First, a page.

Tag Archives: Teleprospecting

B-to-B Teleprospecting: Capacity Planning and Load Balancing

The core curriculum of most MBA programs includes operations courses that introduce concepts like throughput, kanban and capacity planning. These concepts were designed initially for manufacturing applications to ensure optimal utilization of resources to meet production goals. That said, they can be applied to marketing and sales functions as well, including teleprospecting functions that operate between the marketing functions that feed them, and the sales functions they serve. For teleprospecting functions, capacity planning and load balancing are critical. Here are key points to remember about each of these concepts include.

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Developing Marketing Messages? Turn to the Phone

Who speaks to the greatest number of prospective new buyers of a product or solution? Here’s a hint: It’s not sales or marketing. The answer: The teleprospecting organization engages the most prospective buyers in actual conversations, making it a critical cog in the demand creation wheel that connects marketing programs to sales pipeline. Marketers are increasingly evaluated on pipeline and revenue contribution (and less on activities), and thus are dependent on the teleprospecting team’s ability to qualify marketing inquiries into leads. For this reason, it’s critical to take into account how messages are delivered and received via the phone channel.

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A Rant on Engagement

I’ve got a gripe with the term engagement. I think it’s misleading. What most marketers are calling engagement is really content consumption. The content may be presented contextually; it may be presented dynamically by industry or role; it may be specific to a prospect’s buying cycle stage. Ultimately you’re serving up content for someone to consume. Personally, when I read an e-book, attend a webinar or watch a video, I don’t consider myself engaged. I’m consuming. For me, engagement requires a back-and-forth between two parties, an authentic conversation that can’t be fully scripted. There is no better mechanism for engagement than the phone. Many people frown on phone work, but consider this – as a former head of marketing, my contact info was never hard to find. I would get my fair share of cold calls every day. However, those paled in volume to the spam I received. True, I did not answer most calls, and most voicemails were hardly worth listening to. But, and this is important, if calls are relevant, or voicemails are specific to me, your likelihood of success in engaging me is much higher via phone than via email.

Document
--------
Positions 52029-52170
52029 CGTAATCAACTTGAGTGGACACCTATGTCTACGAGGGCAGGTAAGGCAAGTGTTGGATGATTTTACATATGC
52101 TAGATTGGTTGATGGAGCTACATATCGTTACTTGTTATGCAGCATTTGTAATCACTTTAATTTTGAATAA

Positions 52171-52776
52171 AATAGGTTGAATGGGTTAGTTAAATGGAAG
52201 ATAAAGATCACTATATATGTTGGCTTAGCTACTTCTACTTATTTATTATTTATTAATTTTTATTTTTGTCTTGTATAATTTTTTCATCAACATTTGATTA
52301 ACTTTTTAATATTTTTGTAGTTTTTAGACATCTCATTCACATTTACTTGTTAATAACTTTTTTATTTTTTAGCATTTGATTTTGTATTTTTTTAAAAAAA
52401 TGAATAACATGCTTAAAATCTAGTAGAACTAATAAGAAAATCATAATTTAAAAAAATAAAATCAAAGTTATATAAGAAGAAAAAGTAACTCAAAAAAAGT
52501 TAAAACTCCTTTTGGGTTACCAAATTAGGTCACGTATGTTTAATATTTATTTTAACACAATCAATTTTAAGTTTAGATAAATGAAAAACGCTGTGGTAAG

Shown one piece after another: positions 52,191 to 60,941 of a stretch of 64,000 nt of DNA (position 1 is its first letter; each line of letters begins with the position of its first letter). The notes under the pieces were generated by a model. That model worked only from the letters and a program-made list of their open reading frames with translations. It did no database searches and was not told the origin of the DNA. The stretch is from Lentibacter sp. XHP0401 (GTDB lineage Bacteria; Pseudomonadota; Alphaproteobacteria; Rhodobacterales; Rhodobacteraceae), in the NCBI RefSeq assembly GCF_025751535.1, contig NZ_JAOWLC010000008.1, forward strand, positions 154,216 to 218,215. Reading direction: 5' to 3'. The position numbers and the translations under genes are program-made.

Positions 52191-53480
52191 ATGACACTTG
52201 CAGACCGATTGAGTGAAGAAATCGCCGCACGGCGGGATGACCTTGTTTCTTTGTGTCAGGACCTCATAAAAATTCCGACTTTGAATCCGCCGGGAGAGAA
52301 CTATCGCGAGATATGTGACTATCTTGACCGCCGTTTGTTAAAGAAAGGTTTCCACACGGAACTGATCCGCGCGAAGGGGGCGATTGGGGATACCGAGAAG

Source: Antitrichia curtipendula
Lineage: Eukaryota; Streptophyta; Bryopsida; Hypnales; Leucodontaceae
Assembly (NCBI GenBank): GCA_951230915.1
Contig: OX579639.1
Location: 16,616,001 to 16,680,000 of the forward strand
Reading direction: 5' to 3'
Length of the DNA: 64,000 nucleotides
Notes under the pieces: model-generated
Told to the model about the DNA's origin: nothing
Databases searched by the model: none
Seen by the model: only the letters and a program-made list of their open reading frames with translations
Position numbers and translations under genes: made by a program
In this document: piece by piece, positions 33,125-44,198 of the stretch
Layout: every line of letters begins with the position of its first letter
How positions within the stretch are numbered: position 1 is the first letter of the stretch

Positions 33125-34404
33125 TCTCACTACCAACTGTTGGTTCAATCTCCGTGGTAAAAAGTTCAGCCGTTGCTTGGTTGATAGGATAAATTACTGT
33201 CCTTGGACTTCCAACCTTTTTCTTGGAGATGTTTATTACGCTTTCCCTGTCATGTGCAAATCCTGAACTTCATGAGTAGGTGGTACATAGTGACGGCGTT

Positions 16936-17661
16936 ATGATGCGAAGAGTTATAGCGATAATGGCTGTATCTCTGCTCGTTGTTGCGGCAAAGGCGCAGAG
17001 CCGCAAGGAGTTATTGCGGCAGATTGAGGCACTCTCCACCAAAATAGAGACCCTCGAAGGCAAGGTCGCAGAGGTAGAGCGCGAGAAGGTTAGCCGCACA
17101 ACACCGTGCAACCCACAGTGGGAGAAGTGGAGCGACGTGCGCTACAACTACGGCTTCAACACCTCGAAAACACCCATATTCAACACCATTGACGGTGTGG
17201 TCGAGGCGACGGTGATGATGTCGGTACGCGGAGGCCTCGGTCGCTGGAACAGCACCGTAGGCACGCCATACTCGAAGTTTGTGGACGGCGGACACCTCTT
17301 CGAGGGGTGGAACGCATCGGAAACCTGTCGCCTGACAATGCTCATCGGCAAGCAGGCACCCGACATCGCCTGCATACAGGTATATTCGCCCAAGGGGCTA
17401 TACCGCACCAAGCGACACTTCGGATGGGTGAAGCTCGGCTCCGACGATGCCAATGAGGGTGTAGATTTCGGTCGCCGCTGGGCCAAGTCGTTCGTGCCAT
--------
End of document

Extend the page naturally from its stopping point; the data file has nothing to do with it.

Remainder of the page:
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Making the Case for Teleprospecting

At SiriusDecisions Summit 2012, we revealed our updated demand waterfall, and in the process clarified the important role the teleprospecting function plays in demand creation. Many organizations, however, are just beginning to make the case for incorporating a teleprospecting team (internal or outsourced) into their demand creation efforts.

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More Personalities of Today’s B2B Teleprospector

In a previous post, I argued that empowered buyers and new technology are forcing today’s B2B teleprospectors to take on new personalities to meet the growing demands of the role. I showcased three teleprospecting ‘personalities’. The ‘First Responder’ is all about speed, recognizing the long understood advantage that comes with being first. The "[Social] Networker" still works the room, but in the digital realm. And the "Field Nurse" practices triage through inbound inquiry channels. Each represents a viable teleprospecting role, requiring very different skill sets. Today, we look at four more emerging teleprospecting personalities.

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The Many Personalities of Today’s B2B Teleprospector

When I began my career in B2B sales and marketing, I was hired by a Canadian company to sell software to insurance companies based in the United States. They set me up in a remote office and provided me with everything I needed to sell a lot of licenses: Solution Selling training, a Goldmine CD, a thick binder of product brochures and datasheets, and an experienced sales manager who used to sell paper forms to insurance companies (before computers made that business obsolete).

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